The train sets the stage for three key narrative points: the ominous death of the railway worker when Anna and Vronsky meet, the scene where Vronsky reveals his love for Anna when she returns to St. Petersburg on the train and the final scene in which we see Anna before her death.
|Garbo and Frederic March as Anna and Vronsky (1935)|
|Vivien Leigh in the 1947 version|
The dutiful Kitty serves as a counterpoint to Anna in the narrative- forgoing a honeymoon to return to the country with Levin and then tending to Levin's irascible, dying brother while Anna is perceived as having abandoned her son Seryohza while in Italy.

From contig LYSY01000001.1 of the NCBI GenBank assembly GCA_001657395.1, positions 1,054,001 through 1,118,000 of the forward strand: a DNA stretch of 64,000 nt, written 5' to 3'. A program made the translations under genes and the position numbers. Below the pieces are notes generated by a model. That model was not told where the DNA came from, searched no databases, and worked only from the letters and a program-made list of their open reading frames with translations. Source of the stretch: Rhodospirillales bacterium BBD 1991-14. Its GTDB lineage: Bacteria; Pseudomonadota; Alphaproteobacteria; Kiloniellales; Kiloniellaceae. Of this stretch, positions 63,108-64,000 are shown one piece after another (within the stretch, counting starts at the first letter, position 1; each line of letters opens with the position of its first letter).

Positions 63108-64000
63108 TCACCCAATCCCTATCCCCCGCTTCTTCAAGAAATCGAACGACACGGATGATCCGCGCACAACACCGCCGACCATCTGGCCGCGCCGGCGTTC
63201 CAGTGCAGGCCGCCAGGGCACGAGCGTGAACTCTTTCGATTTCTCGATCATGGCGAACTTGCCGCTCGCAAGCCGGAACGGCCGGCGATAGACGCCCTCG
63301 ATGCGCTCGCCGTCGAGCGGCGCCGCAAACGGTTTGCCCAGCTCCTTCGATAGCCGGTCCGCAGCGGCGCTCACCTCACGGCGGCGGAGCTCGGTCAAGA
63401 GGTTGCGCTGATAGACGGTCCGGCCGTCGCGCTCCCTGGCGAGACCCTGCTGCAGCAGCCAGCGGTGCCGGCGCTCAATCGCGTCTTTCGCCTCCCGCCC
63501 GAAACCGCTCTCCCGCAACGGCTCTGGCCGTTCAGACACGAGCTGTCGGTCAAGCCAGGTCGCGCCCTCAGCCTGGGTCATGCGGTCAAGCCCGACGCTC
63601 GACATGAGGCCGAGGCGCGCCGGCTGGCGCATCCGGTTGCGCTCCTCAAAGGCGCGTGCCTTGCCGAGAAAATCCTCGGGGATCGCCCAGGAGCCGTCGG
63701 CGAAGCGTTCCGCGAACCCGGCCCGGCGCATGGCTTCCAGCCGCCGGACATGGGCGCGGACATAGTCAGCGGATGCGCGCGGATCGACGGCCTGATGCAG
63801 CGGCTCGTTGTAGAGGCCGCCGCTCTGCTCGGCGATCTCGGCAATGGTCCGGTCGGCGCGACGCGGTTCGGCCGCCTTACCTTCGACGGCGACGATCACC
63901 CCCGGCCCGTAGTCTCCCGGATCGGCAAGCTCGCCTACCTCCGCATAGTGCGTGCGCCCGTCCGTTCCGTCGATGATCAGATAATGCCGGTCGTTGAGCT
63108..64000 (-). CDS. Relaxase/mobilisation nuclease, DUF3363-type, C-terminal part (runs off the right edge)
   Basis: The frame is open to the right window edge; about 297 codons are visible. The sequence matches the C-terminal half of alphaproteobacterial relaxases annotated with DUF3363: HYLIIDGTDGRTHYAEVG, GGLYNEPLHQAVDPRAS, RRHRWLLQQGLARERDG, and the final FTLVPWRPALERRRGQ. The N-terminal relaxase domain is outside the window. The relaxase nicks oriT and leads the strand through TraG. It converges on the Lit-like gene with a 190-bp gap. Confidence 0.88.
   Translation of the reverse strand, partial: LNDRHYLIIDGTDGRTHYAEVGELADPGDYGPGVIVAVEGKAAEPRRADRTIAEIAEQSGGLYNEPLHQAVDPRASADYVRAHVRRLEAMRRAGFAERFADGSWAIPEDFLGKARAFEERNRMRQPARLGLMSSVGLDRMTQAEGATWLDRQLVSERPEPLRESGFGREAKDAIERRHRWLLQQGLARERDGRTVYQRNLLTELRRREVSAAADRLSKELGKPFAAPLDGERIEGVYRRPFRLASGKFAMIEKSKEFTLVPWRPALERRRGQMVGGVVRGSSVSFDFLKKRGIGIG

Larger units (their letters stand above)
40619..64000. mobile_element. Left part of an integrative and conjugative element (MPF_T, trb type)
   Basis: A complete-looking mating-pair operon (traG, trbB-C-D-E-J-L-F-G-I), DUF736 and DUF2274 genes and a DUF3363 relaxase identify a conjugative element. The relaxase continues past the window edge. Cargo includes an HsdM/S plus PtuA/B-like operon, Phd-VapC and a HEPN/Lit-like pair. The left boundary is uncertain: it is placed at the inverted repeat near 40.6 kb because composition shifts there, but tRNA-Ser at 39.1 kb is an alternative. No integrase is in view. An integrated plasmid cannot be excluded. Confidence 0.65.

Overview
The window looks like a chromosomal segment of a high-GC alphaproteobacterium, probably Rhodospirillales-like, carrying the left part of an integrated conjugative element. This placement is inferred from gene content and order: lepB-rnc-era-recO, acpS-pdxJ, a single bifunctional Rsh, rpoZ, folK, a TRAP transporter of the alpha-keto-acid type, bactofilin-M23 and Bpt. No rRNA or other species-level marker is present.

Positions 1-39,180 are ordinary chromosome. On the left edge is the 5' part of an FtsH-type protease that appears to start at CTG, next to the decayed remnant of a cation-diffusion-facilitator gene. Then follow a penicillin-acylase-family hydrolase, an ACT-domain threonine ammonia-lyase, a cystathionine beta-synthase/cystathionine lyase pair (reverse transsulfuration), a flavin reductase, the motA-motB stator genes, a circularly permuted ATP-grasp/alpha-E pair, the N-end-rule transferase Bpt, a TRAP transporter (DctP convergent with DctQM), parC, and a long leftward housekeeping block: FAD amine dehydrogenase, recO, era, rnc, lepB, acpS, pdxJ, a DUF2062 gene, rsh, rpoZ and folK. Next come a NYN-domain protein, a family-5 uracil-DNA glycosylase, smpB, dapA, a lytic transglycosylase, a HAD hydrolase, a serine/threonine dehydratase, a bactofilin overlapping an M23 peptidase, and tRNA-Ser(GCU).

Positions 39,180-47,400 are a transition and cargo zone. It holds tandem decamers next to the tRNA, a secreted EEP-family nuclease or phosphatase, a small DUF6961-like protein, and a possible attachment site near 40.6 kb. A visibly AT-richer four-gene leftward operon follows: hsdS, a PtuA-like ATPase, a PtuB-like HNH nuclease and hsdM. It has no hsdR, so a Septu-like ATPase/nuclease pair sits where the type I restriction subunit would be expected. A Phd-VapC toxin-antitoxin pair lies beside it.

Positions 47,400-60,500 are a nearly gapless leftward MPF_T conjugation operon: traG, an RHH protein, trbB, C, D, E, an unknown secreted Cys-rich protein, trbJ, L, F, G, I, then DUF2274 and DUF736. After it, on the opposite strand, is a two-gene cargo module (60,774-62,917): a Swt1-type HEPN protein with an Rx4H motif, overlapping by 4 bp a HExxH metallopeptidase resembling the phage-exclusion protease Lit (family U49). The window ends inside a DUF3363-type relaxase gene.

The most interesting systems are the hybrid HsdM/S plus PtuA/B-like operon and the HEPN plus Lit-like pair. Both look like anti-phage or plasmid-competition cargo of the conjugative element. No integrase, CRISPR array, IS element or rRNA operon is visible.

When Anna and Vronsky return to St. Petersburg, Anna longs to see her son Seryohza (who has been told that his mother is dead) but must ask for written permission from the sanctimonious Countess Lydia Ivanovna who has taken over the despairing Karenin's affairs. Of course, she is forbidden access but Anna decides to enter the house despite the trepidation of the servants who do not dare refuse her. This scene causes more emotional anguish in me than all the other scenes combined. Each succeeding reading, more so. Firstly, I felt for Anna as the disgraced wife and "unfaithful" woman; now, I feel for her as the mother who has abandoned her child.
Sophie Marceau in the 1998 film
|Keira Knightly |
in the 2102 film